Rhubarb rhubarb rhubarb

I have a pair of rhubarb plants that despite my neglectful stewardship manage to rouse themselves every year to give me a couple of batches of fruit. Not enough to do too much with, but at the very least I like stewed rhubarb: it is transformed with a bit of grated orange zest and the juice of half or a quarter of an orange. And sugar of course. Nice with plain yogurt for breakfast. If you have lots on hand, try a rhubarb custard pie sometime: my my my my my but it’s good. More orange zest called for there, and maybe a dollop of nice vanilla ice cream if the pie is still warm when you get to it.

My cousin Shirley had an old newspaper recipe for Rhubarb Marmalade which sounds a lot like one I had a few years ago and still dream about, and which kindly expects that you may not have an abundance growing in your garden when the mood strikes.

2 oranges
2 lb frozen rhubarb
1/2 cup water
3-1/2 cups sugar
1 cup golden raisins
Cut oranges in half lengthwise. Place them cut side down and slice paper thin, discarding seeds. Cut slices in half, and put them with rhubarb and water in a large saucepan. Bring to the boil, turn down to medium and boil 10 minutes, stirring often. Add sugar and cook slowly until thick, about 20 minutes. Stir often. Add raisins and boil 1 minute. Ladle into hot sterilized jars and seal. Makes about 48 ounces.

The February 2006 issue of Poetry Magazine surfaced during a night table re-engineering exercise, and I read The Bowl of Diogenes, an entertaining article about poetry criticism by William Logan, who sits on both sides of the critical fence.

“In most arts… there is a guild rule against writing criticism. One looks in vain for the ballet reviews of Twyla Tharp and the film reviews of Angelina Jolie. In poetry, as in few other arts (fiction is a partial exception), the critics are the artists themselves — even though many poets, and wise poets they are, have sworn an oath of omerta, never to breathe a word of criticism against a fellow of the guild.”

He explains his position and his passion for crossing over anyway:

“I turned to criticism myself, not out of a messianic instinct or the will to martyrdom, but out of the terrible knowledge that I was a better reader when I read for hire, that I read more intently when driven by necessity.
…criticism has forced me to read books I would otherwise have ignored. I’ve read far more contemporary poetry than most people, and far more than I would have if left to my own devices. I’ve probably read more dreary and ordinary books of verse than is healthy… Yet, on a rare occasion, I’ve felt like Balboa staring out across an unknown sea or Herschel seeing Uranus swim before his telescope… I’ve found a book that reminds me, not just why I write criticism, but why I write poetry.”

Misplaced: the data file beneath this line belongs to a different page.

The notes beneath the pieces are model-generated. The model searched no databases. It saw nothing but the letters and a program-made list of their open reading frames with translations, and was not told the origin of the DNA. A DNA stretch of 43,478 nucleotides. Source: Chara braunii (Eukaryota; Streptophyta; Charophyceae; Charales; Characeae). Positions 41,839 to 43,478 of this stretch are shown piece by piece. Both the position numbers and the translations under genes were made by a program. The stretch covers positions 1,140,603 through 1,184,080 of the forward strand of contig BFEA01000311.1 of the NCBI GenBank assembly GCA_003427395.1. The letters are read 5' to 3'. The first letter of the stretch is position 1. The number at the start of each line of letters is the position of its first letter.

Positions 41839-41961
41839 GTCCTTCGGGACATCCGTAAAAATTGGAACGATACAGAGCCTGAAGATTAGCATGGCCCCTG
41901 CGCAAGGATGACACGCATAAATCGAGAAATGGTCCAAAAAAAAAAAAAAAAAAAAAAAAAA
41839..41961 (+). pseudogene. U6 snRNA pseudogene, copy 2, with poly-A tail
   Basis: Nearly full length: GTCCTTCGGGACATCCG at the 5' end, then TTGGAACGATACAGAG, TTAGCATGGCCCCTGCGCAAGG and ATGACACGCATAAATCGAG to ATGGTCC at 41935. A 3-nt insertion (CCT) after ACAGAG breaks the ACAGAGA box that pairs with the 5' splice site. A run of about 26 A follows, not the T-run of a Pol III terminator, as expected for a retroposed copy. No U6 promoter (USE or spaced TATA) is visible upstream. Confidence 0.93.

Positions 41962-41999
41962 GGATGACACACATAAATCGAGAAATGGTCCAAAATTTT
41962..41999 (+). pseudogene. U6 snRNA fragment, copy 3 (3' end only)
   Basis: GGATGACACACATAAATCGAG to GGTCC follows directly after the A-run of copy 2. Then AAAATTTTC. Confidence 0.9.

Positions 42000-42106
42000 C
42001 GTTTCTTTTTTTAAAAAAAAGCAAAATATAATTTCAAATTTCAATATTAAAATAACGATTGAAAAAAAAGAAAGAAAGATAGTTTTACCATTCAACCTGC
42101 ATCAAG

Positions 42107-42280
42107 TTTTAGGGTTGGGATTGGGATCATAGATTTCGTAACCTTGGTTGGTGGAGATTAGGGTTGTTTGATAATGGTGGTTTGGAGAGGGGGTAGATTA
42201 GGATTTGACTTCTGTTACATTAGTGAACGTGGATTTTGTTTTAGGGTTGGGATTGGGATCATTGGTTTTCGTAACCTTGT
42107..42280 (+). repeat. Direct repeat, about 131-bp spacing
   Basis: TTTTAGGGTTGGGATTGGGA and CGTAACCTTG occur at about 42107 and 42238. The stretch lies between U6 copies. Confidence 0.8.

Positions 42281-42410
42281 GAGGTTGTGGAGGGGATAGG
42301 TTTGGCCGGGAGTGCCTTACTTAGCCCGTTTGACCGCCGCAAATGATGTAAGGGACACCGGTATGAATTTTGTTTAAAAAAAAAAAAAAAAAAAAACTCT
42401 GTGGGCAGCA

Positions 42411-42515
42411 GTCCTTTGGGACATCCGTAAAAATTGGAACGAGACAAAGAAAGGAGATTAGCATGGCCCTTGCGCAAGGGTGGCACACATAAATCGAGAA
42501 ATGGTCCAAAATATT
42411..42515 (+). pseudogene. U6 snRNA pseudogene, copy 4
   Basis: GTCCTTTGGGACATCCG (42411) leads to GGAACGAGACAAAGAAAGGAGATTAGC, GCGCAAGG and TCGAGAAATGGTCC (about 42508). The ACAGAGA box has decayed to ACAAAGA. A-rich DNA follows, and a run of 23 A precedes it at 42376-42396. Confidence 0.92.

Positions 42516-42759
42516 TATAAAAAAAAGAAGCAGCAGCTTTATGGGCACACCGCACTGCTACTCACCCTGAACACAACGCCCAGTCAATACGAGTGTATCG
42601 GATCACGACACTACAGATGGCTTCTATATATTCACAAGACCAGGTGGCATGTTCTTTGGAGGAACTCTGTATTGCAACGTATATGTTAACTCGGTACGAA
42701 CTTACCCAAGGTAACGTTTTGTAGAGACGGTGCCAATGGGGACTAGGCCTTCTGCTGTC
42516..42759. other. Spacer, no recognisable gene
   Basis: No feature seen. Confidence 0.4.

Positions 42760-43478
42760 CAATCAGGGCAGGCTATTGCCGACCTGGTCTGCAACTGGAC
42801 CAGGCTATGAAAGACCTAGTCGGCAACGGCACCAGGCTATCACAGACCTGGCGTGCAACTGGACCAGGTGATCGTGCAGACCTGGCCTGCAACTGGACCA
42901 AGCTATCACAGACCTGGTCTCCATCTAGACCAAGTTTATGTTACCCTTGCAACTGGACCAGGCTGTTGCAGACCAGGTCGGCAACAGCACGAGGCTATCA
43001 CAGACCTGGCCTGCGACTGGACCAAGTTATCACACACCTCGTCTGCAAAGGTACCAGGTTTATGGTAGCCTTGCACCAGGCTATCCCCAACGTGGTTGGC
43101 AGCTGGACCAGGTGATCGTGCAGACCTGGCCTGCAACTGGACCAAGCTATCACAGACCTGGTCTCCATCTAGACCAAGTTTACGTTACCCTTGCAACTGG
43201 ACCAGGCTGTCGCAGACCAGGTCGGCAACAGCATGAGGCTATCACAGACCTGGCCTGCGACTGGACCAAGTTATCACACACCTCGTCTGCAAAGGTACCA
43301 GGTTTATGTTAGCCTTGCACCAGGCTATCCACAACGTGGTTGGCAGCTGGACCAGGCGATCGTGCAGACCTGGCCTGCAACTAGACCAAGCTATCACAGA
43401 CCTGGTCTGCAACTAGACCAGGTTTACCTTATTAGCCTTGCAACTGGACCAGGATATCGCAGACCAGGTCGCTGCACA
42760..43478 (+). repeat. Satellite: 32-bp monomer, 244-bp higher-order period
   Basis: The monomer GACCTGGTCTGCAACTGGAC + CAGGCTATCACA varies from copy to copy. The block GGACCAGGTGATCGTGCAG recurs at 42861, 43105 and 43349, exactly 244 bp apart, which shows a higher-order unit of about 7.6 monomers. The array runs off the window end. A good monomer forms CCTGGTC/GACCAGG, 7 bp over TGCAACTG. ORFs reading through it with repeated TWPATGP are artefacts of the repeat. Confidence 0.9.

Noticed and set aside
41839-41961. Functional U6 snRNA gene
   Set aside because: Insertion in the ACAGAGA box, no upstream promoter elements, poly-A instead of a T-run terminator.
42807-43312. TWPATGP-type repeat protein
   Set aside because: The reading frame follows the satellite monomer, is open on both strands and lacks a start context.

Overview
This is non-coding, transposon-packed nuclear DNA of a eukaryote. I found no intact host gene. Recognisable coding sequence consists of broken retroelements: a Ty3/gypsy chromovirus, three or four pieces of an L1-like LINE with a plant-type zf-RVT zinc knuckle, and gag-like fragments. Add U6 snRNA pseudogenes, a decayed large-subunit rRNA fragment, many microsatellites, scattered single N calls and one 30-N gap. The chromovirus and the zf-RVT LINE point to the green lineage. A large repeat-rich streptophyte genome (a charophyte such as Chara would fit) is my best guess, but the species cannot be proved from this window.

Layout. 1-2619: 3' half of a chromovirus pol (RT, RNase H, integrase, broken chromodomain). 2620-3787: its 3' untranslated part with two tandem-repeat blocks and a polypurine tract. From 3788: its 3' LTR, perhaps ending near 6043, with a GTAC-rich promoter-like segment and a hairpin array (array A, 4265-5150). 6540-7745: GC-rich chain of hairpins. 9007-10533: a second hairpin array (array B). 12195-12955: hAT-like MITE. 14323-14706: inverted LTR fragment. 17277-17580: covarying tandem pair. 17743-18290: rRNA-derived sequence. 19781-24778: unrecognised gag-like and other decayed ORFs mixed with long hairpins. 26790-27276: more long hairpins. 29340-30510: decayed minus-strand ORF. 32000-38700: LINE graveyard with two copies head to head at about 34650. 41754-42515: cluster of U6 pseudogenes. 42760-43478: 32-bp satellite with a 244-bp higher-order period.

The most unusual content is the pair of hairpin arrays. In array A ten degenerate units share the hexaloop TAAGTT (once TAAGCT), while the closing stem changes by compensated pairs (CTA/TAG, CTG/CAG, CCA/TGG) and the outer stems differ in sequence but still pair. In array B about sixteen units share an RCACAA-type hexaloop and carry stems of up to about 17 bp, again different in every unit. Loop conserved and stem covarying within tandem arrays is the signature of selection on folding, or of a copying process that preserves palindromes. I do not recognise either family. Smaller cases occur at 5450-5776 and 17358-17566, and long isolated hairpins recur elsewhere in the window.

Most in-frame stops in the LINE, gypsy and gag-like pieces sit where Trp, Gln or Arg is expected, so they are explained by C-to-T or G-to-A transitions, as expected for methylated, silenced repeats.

He argues firmly against accessibility as the primary goal of contemporary poetry:

“There are, even now, publishers and readers and even poets who think poetry far too obscure, who think poetry ought to be so simple it hardly needs to be read at all… The best poetry has often been difficult, has often been so obscure that readers have fought passionately over it…
For two centuries, well-meaning vandals have been trying to dumb down Shakespeare, wanting to make him common enough for the common reader, in the doltish belief that, introduced to poetry this way, the common reader will turn to the original. Yet the reader almost never does. He’s satisfied with a poor simulacrum of poetry, never realizing that Shakespeare without the poetry isn’t Shakespeare at all. The beauty of poetry is in the difficulty, in the refusal of the words to make the plain sense immediately plain, in the dark magic and profound mistrust of words themselves…
Surely we read poetry because it gives us a sense of the depths of language, meaning nudging meaning, then darting away, down to the unfathomed and muddy bottom. Critics, generations of critics, have devoted themselves to revealing how those words work, to showing that each sense depends on other senses. Not every poem has to be as devious and shimmering as Shakespeare (there is room for plain speaking, too); but the best poetry depends on the subtlety and suggestiveness of its language. If we demand that poetry be so plain that plain readers can drink it the whole plain day, we will have lost whatever makes poetry poetry.”

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